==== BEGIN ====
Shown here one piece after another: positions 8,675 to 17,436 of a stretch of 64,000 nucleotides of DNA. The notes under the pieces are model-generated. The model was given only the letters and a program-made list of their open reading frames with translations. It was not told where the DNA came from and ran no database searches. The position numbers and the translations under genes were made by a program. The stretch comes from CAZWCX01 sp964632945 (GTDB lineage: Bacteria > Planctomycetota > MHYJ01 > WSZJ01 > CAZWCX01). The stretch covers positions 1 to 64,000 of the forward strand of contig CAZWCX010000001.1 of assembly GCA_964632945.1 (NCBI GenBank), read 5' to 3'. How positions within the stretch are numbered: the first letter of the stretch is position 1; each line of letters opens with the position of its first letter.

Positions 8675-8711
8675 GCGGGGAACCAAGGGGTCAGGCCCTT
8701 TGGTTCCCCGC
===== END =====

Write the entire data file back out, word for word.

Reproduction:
Shown here one piece after another: positions 8,675 to 17,436 of a stretch of 64,000 nucleotides of DNA. The notes under the pieces are model-generated. The model was given only the letters and a program-made list of their open reading frames with translations. It was not told where the DNA came from and ran no database searches. The position numbers and the translations under genes were made by a program. The stretch comes from CAZWCX01 sp964632945 (GTDB lineage: Bacteria > Planctomycetota > MHYJ01 > WSZJ01 > CAZWCX01). The stretch covers positions 1 to 64,000 of the forward strand of contig CAZWCX010000001.1 of assembly GCA_964632945.1 (NCBI GenBank), read 5' to 3'. How positions within the stretch are numbered: the first letter of the stretch is position 1; each line of letters opens with the position of its first letter.

Positions 8675-8711
8675 GCGGGGAACCAAGGGGTCAGGCCCTT
8701 TGGTTCCCCGC